All of this sits behind a "normal" class that is meant to be used from the main GUI thread. The reason for all this threading is to allow plugins to be written in a way that does not require them to be asynchronous (many types of query matches use synchronous API) while ensuring that matching is done in a parallel fashion. This allows the GUI to remain fluid while keeping and allows matches to be returned as quickly as possible. It also means using Sprinter from an application is dead simple: create a RunnerManager, add it to a view (it is a model!) and send it queries.
This design makes the internal implementation more intricate. I hesitate to say "complex" because that may raise images of code that is difficult to wrap your head around, which isn't the case with Sprinter in my opinion: it's all rather straight-forward code, it just has more "moving parts" than if it was a purely synchronous solution.
Those moving parts do lead to some moments of head scratching, though. I sat down to write some documentation for the library and realized that a couple of the signals (executionStarted and executionFinished) from RunnerManager did not have signatures that were symmetrical with other related methods. So I set about fixing that by having the signals include the index of the match that was executed. This was simple enough until I realized that the following could happen quite easily:
- The user requests a match to be executed (e.g. open a URL or whatever the relevant action might be)
- The application calls executeMatch(index); this is very convenient as RunnerManager is a model so all matches have indexes
- executionStarted(index) is emitted and the match is executed asynchronously
- In the meantime, more matches arrive from the threads which are still processing the query
- These matches are scheduled for synchronization
- The match has been executed and executionFinished(index, success) is emitted
My first thought was, "Crap, this is going to add complexity that I don't want ..." but then the magical fairy of pragmatic laziness settled upon my shoulder and whispered into my ear, "Dude, why do you have to update the model if a match is being executed? In nearly all cases, that means the user is done anyways so just leave the data in the model alone until the execution is complete." She faded away, returning back to wherever magical fairies spend their time when they aren't helping busy coders, and a smile appeared on my face. The answer was really so simple that the implementation would be trivial.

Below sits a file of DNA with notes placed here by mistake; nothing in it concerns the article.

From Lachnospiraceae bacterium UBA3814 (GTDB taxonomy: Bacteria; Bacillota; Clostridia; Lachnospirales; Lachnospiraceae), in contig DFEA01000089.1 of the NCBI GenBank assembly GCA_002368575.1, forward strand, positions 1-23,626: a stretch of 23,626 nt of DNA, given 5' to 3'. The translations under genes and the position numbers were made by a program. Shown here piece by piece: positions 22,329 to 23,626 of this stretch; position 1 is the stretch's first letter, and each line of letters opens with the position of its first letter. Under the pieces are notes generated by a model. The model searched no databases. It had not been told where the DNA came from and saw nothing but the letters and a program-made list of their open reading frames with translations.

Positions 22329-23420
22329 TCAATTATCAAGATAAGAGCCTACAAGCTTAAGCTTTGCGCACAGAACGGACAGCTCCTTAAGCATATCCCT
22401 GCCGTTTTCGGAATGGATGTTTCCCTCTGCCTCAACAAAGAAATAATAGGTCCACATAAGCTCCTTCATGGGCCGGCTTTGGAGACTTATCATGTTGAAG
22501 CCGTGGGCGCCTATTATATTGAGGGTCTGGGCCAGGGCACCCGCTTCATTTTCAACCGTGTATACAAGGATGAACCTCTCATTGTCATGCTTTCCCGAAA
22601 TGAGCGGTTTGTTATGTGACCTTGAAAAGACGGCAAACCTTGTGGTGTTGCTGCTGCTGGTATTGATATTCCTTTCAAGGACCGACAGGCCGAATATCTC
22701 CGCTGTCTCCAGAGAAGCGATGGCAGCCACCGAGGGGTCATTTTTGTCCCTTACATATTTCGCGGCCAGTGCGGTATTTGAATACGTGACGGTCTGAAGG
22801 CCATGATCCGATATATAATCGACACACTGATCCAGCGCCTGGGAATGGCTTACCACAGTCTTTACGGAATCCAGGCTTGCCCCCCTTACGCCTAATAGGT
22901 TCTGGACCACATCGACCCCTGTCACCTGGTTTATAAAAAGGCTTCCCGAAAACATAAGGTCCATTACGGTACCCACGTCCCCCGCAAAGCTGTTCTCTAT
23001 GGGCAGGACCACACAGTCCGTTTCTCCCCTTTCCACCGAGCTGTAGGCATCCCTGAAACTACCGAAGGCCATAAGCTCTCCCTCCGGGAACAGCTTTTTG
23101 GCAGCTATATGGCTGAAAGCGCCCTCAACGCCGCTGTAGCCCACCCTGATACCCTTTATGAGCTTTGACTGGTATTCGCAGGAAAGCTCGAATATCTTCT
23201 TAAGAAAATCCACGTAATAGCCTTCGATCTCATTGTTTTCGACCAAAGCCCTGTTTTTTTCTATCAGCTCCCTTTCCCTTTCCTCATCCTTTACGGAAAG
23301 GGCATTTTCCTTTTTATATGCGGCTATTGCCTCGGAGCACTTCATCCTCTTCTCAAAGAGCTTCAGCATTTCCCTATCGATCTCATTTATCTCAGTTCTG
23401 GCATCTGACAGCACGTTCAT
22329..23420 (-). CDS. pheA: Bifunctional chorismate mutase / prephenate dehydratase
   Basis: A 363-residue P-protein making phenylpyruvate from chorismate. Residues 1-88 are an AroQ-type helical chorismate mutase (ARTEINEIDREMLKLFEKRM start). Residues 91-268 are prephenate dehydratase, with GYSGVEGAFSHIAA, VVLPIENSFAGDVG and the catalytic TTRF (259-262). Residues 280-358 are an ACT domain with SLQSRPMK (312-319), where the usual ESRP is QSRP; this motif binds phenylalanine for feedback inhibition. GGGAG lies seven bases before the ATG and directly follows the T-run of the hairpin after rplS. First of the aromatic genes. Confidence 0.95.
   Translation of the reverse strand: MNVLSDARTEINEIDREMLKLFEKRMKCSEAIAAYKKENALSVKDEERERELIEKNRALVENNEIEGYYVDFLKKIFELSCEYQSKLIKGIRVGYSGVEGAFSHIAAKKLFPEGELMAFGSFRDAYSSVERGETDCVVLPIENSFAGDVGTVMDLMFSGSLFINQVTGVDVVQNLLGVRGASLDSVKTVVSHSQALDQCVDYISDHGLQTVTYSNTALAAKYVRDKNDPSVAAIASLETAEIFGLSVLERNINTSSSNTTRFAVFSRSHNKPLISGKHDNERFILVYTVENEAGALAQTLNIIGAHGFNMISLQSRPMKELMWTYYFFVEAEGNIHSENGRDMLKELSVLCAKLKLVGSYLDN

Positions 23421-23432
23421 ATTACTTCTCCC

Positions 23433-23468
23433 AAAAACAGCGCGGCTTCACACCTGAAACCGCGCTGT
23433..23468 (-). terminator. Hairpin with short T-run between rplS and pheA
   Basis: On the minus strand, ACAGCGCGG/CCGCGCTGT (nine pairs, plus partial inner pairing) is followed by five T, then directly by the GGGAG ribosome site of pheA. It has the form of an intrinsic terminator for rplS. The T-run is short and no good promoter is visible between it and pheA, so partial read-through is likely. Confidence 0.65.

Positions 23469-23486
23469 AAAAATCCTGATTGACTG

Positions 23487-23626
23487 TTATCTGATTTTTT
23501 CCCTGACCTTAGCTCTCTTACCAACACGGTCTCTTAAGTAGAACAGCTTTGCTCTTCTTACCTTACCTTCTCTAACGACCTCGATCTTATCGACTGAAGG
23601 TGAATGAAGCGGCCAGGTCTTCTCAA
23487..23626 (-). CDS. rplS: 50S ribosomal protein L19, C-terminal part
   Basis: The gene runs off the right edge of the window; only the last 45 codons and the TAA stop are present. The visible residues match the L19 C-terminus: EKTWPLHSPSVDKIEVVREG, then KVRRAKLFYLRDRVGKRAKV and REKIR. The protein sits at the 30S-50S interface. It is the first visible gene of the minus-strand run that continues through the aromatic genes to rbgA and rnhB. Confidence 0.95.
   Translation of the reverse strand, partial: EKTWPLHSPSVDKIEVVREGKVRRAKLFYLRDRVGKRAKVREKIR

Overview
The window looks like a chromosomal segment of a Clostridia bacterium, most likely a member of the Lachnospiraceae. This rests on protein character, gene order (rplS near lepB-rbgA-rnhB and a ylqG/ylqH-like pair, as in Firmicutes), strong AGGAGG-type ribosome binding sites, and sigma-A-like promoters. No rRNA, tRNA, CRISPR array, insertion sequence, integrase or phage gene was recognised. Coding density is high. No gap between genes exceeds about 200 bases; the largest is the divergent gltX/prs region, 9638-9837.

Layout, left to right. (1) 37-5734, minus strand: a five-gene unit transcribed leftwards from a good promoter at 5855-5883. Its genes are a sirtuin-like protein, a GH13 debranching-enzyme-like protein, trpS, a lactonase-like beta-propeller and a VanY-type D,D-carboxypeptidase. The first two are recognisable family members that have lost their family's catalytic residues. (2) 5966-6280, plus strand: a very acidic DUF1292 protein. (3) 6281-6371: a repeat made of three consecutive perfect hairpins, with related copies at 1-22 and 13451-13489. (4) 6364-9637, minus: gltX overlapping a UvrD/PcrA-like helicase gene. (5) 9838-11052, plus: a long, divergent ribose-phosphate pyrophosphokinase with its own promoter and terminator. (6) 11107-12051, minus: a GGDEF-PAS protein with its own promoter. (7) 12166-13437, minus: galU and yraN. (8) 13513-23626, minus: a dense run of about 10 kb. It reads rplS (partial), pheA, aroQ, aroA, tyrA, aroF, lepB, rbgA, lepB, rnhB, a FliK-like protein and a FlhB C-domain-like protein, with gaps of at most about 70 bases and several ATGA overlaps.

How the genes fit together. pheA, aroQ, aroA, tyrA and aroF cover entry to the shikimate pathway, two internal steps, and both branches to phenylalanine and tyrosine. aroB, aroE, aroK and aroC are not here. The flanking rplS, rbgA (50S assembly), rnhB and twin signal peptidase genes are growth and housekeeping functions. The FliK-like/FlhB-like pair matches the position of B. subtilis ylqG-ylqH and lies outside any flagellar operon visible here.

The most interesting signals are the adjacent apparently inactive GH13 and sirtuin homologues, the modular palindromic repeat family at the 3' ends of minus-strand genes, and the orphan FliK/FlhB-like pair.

Sprinter now pauses synchronization of matches from the threadpool into the model (which lives in the GUI thread) while a match is being executed. As long as the GUIs doesn't hold on to stale indexes (which it shouldn't be doing anyways due to how Qt models work) this should never fail due to race conditions from the threading. (I do hope I haven't just invoked Murphy's Law there.)
The design of Sprinter then delivered a few free gifts: matching will continue on in the background while the execution is occurring, and when execution is complete any matches that appeared during that time will automatically synchronize into the model which will cause the GUI to update with the new stuff. The application can prevent that from happening by simply calling endQuerySession() when executionFinished is emitted, as the finished signal is sent before synchronization starts. The user can now execute multiple matches, all at once or one after another, and everything works as expected without surprises. Boringness achieved.
There are caveats-in-theory: matches that get updated by a runner won't show that updated data until execution is finished. In practice, I don't think this will matter at all, since all of the applications I've looked at which use Plasma::RunnerManager (or some of the other similar frameworks out there) don't really care post-execution about the match data. For GUIs that might exist in future and behave differently here: match execution should be fast (in human timescales) which is what matters in relation to the GUI showing fresh data. It's a small price to pay for drop-dead-simple guaranteed consistency.
Always listen to the magical fairy of pragmatic laziness.